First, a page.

How wonderful a dispensation was this! Under the Old Testament, but few had such honours put upon them by God. Moses indeed wished that all the Lord's people were prophets, Numb. xi. 29; whereas Joshua thought it much that Eldad and Medad prophesied. But now we find the wish of Moses fulfill. ed. And this continued in a very considerable degree to the end of the apostolic age, or the first hundred years after the birth of Christ, which is therefore called the age of miracles.
This was a great means of the success of the gospel, and of establishing the Christian church, not only in that age, but in all ages to the end of the world. For Christianity being established through so great a part of the known world by miracles, it was after that more easily continued by tradition ; and by means of these extraordinary gifts of the Holy Ghost, the apostles and others were enabled to write the New Testament, to be an infallible and perpetual rule of faith and manners to the church. And these miracles recorded in those writings are a standing proof of the truth of Christianity to all ages.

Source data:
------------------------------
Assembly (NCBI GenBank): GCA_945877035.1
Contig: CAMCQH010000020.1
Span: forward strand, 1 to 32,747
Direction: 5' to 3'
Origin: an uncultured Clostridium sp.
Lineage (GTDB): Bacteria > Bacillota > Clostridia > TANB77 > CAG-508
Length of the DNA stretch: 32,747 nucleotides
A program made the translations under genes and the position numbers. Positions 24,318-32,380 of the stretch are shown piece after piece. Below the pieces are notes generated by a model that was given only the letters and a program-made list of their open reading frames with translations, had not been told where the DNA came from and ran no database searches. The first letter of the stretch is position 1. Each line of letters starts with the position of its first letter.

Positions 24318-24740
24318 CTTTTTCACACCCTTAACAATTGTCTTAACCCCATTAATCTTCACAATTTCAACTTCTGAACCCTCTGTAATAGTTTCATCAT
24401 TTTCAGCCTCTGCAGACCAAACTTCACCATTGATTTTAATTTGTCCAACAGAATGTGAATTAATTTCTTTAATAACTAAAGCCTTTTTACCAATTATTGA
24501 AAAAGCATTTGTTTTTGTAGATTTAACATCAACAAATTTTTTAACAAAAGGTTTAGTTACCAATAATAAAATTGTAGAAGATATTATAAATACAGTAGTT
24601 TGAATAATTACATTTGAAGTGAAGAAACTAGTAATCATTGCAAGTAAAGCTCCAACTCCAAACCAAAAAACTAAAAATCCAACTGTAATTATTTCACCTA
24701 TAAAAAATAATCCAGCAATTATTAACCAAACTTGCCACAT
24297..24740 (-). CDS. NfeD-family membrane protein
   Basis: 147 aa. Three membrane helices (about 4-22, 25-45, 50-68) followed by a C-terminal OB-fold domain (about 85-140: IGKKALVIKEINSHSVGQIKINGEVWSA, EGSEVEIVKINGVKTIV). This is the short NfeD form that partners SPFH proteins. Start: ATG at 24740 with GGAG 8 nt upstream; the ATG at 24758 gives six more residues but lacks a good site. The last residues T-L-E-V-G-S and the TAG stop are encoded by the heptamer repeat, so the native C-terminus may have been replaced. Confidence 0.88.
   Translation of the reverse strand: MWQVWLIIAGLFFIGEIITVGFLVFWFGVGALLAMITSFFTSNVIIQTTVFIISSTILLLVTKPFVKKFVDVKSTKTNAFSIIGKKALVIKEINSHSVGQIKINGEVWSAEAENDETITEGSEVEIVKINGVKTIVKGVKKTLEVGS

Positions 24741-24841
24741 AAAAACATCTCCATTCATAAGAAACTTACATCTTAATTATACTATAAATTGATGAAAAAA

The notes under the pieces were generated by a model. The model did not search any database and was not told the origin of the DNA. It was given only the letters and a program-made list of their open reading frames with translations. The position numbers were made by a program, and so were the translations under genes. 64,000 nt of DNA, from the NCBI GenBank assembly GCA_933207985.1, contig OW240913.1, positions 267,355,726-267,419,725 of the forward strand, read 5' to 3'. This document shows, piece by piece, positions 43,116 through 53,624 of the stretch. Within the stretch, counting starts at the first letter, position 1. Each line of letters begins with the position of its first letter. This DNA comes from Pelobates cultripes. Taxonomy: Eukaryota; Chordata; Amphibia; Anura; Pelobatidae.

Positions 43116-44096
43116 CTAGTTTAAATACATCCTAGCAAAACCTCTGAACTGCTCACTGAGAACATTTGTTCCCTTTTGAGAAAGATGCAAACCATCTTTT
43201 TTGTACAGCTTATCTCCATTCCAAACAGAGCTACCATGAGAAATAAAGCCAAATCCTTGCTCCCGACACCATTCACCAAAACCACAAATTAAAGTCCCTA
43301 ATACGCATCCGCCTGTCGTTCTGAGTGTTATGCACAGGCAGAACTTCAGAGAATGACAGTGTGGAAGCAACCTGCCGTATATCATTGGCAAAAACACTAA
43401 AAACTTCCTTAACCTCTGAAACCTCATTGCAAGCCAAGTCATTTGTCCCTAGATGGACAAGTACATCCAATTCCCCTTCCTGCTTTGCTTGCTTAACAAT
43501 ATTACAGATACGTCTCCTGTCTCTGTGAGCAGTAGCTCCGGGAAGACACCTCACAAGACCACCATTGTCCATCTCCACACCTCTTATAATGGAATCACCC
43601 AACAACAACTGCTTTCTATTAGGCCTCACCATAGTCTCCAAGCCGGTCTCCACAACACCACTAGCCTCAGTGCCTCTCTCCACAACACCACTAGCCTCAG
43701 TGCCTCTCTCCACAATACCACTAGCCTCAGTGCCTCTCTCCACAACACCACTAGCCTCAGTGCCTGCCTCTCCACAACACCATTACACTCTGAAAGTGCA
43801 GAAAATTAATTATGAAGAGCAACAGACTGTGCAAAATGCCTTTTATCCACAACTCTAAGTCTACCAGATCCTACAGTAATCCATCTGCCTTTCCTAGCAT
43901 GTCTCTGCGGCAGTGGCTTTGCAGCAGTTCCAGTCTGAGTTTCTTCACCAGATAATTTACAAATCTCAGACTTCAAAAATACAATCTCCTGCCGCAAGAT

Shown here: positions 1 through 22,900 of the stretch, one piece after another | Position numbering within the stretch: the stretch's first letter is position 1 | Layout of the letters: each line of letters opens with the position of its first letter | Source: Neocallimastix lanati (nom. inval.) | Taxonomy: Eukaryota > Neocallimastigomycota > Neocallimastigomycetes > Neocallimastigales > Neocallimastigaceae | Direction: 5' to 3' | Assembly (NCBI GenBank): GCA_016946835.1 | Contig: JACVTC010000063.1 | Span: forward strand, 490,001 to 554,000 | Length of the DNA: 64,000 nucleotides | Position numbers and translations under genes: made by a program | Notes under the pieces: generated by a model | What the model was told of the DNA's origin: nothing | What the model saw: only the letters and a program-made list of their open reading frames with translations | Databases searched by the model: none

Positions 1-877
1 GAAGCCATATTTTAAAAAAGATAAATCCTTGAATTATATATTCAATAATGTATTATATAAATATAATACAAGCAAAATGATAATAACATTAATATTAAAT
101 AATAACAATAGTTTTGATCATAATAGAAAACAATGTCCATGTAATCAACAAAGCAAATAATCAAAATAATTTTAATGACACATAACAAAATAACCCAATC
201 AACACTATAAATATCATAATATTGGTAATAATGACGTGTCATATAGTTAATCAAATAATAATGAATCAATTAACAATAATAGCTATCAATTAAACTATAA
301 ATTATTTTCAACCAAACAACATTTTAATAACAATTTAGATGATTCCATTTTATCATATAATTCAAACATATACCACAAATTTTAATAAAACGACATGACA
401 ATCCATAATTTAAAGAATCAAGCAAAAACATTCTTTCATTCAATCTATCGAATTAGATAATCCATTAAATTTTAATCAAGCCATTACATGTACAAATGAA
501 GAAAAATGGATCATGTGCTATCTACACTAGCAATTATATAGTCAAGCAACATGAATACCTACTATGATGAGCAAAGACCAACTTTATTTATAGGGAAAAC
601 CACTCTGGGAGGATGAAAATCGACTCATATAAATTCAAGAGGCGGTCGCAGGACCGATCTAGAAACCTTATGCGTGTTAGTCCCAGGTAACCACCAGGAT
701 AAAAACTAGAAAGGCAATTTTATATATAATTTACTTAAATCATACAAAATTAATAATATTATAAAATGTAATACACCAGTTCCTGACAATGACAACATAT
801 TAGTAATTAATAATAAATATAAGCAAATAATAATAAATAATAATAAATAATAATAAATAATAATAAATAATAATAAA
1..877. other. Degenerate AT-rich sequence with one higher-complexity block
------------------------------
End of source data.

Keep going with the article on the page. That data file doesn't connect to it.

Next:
V. The next thing is the revealing of those glorious doctrines fully and plainly, which had under the Old Testa ment been obscurely revealed. The doctrine of Christ's satisfaction and righteousness, his ascension and glory, and the way of salvation, were, under the Old Testament, in a great measure hid under the vail of types and shadows, and more obscure revelations, as Moses put a vail on his face, to hide the shining of it; but now the vail of the temple is rent from the top to the bottom. Christ, the antetype of Moses, shines; his face is without a vail; 2 Cor. iii. 12, 13, & 18. Now these glorious mysteries, which were in a great measure kept secret from the foundation of the world, are clearly